Dalglish, James Campsie (1845–1888)
from Goulburn Herald (NSW)
It is with regret that we record the sudden death of Mr. James Campsie Dalglish of Wandara, Cowper-street, which took place at the Federal Coffee Palace, Melbourne, on Sunday evening last. The deceased gentleman, accompanied by Mrs. Dalglish, Mr. J. Dalglish (brother of deceased), and Mr. A. G. de Lauret (brother-in-law), had been in Melbourne for about a fortnight, and were staying at the Federal Coffee Palace. On Sunday Mr. Dalglish appeared to be in his usual health, and about five o’clock in the evening was preparing to go out when he was seized with faintness, and said he would lie down for a few minutes, but he had but just time to stagger to his bedside when he dropped dead. The cause of death is surmised to have been heart disease; but the deceased had previously enjoyed good health, the only illness from which he suffered having been caused by injuries received about twelve years ago through a horse falling with him.
The news was received in Goulburn yesterday morning, and caused a shock of surprise, not only amongst the numerous friends and acquaintances of the deceased gentleman, but the public generally.
Mr. Dalglish was a native of New South Wales, having been born at Campsie (his father’s estate) on the Patterson River. At an early age he proceeded to Scotland, and completed his education in Glasgow, where he also learned the profession of surveyor. Prior, to leaving Scotland Mr. Dalglish was offered a lucrative appointment to remain, and was also offered a good position to go to India, but those he refused, preferring to cast in his lot with his own countryman and take his chance in his native land. He returned to the colony about twenty-four years ago, and began the practice of his profession. According to the Blue Book, he received his first appointment under the colonial government on the 6th June 1867. Mr. Dalglish and Mr. A. O. Betts (who is at present chairman of the land board at Cooma) passed their examination together, and entered the government service at the same time. From 1867 till 1872 Mr. Dalglish was surveying on the staff in this district, the coastal district, and the Lachlan district. In 1872 he was promoted a first-class surveyor, and removed to Dubbo; and in 1875 he was appointed district surveyor at that place, which position he filled with the greatest satisfaction till about the middle of 1883, when for the sake of his health and for family reasons he returned to Goulburn, where he accepted the position of first-class surveyor. Prior to leaving Dubbo, however, the department offered him the position of district surveyor at Forbes, but this appointment he declined. On his return here he frequently relieved Mr. E. Twynam, the district surveyor, and in March 1887, when Mr. Twynam was appointed acting Surveyor-general, Mr. Dalglish was appointed acting district surveyor at Goulburn. This office he held until February 1888, when he was granted six months’ leave of absence. On the 15th August, when the term of his leave expired, he resigned from the survey department, after a service of nearly twenty-one years, and his place was filled by Mr. J. L. Tritton.
Mr. Dalglish was considered a very efficient officer, in fact his name was coupled with that of Mr. Twynam as the two most efficient officers in the survey service. His administration at Dubbo and Goulburn was marked by extreme care and caution, and it is said that not a single mistake has ever been attributed to him. He had great capacity for the prompt disposal of work. Many of Mr. Dalglish’s topographical reports of the various parts of the country in which he had been surveying were considered of such an interesting and valuable nature that the attorney-general had copies of them sent to nearly all the district surveyors in the colony for perusal, in order to induce them to send in similar reports. He was very popular, not only with the public but with those over whom he had charge, and who in every case were very devoted to him. The present district surveyor, Mr. Tritton, who served under Mr. Dalglish for seven years, speaks of him as the most efficient officer in the department, and as a man whom many of his staff might look upon as a friend. Mr. Tritton says–”I owe my present position to the training received under Mr. Dalglish, and I have lost a sincere friend.”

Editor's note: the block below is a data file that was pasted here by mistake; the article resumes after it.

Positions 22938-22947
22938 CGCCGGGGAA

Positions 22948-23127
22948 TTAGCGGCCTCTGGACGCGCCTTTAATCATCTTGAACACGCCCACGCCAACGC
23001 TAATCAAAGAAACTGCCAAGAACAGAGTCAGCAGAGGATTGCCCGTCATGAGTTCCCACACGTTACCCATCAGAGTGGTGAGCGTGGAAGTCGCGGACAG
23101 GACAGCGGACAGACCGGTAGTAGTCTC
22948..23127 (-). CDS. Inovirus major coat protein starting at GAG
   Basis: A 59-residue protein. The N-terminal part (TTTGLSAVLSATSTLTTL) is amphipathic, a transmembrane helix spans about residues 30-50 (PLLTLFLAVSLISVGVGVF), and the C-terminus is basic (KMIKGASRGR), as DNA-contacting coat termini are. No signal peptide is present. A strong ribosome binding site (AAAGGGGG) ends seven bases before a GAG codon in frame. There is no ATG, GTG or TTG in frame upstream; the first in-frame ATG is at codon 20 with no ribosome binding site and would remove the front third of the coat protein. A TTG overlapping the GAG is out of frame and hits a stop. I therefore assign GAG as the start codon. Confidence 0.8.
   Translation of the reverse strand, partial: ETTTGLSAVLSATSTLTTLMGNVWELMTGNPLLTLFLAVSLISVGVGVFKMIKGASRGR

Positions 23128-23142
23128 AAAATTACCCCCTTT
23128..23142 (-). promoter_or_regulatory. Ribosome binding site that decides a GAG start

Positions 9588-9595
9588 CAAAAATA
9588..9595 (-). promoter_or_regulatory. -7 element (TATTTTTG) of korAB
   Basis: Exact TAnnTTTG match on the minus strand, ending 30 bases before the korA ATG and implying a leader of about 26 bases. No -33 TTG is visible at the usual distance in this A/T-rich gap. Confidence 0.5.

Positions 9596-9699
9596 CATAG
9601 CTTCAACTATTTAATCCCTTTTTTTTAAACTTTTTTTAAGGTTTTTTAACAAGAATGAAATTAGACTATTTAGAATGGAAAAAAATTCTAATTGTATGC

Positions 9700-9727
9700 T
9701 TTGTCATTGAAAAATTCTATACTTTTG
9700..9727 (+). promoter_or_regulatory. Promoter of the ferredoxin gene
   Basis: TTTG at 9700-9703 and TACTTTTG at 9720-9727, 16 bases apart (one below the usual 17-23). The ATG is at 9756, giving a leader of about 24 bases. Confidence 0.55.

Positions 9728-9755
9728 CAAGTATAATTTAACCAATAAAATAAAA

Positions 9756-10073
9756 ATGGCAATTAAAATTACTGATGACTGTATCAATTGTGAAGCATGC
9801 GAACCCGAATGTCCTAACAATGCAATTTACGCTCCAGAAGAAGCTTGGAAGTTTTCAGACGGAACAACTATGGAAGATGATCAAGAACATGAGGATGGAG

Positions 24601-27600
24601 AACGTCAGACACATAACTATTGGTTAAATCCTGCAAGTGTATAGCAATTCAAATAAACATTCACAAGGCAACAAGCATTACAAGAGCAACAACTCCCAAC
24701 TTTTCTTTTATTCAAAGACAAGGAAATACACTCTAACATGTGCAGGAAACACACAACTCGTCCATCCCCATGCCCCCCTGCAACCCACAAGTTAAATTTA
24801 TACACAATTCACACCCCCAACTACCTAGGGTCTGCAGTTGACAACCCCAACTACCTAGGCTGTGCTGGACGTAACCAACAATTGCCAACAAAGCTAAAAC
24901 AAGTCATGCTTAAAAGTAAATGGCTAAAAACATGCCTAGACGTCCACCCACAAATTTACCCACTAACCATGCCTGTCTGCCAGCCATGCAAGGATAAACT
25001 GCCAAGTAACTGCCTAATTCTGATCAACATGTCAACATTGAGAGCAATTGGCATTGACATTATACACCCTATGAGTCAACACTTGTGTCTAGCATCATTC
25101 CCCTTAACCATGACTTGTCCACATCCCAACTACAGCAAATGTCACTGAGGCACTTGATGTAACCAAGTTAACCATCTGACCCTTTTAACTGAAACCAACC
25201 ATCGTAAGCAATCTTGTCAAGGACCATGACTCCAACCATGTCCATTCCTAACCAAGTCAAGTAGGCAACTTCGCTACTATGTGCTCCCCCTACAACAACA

Mr. Dalglish was married about thirteen years ago to Miss Mary de Lauret, oldest daughter of the late Mr. A. G. de Lauret of Wynella near Goulburn. He leaves a widow and six children, four sons and two daughters, the eldest, a son, about twelve years old, and the youngest about six months old. Mr. Dalglish was well connected in Scotland, and was a nephew of the late Sir Robert Torrens (of land title fame), and his cousin Mr. Dalglish was for many years representative of Glasgow in the House of Commons. Deceased was about forty-one or forty- two years of age.
Mr. Dalglish held a large interest in the Broken Hill Proprietary Mine, and it in understood he was a man of substantial wealth. He had taken passages for himself and family in the R. M. S.Ormuz to sail on the 5th April next for Europe, it being his intention to have his children educated in Glasgow or Edinburgh.
The deceased gentleman was of unostentatious and agreeable manners, and took considerable interest in local matters. He was until recently an active member of the hospital committee, and was also member of the mechanics’ institute committtee.
Arrangements were made for bringing the remains of the deceased to Goulburn by the express train this morning, for interment in the De Lauret family vault in the Roman Catholic cemetery immediately afterwards, the funeral to be strictly private.
Mrs. Dalglish has received many messages of condolence, and much sympathy is expressed for her in her bereavement.